ELK GROVE VILLAGE, Ill., April 29 (UPI) -- The safest setting for a child's birth is a hospital or birthing center, but a U.S. pediatricians group says it recognizes some women may desire a home birth.
In a statement scheduled to be published in the May issue of the journal Pediatrics, the American Academy of Pediatrics said it concurred with the recent statement from the American College of Obstetricians and Gynecologists that regardless of the circumstances of the birth, including location, every newborn infant deserves healthcare that adheres to AAP standards.
"Pediatricians should advise parents who are planning a home birth that AAP and ACOG recommend only midwives who are certified by the American Midwifery Certification Board. There should be at least one person present at the delivery whose primary responsibility is the care of the newborn infant and who has the appropriate training, skills and equipment to perform a full resuscitation of the infant," the statement said.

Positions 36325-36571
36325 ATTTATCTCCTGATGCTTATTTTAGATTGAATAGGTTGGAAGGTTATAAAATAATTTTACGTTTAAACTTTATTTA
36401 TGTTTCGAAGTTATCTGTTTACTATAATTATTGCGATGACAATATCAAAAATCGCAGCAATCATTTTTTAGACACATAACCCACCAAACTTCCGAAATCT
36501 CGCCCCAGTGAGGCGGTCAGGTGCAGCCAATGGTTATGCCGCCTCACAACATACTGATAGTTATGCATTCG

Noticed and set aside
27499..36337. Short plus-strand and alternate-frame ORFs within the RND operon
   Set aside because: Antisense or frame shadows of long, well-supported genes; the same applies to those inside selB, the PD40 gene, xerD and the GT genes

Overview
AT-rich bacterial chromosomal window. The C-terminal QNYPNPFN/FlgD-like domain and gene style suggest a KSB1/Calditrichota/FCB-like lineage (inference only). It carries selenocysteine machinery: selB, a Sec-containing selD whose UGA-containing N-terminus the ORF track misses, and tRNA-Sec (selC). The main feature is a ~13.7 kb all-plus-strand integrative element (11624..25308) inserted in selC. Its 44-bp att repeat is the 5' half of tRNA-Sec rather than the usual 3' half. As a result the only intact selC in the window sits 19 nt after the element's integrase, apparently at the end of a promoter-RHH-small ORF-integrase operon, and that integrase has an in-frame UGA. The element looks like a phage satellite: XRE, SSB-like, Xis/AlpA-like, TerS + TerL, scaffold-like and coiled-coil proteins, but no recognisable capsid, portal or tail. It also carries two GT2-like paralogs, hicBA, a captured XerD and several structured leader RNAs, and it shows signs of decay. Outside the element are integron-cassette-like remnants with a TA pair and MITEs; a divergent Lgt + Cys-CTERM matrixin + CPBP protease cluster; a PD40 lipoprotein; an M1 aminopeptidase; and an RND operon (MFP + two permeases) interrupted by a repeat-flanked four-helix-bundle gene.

"All medical equipment, and the telephone, should be tested before the delivery, and the weather should be monitored. A previous arrangement needs to be made with a medical facility to ensure a safe and timely transport in the event of an emergency."
After the birth, AAP guidelines call for warming, a detailed physical exam, monitoring of temperature, heart and respiratory rates, eye prophylaxis, vitamin K administration, hepatitis B immunization, feeding assessment, hyperbilirubinemia screening and other newborn screening tests.
If warranted, infants may also require monitoring for group B streptococcal disease and glucose screening, the guidelines said.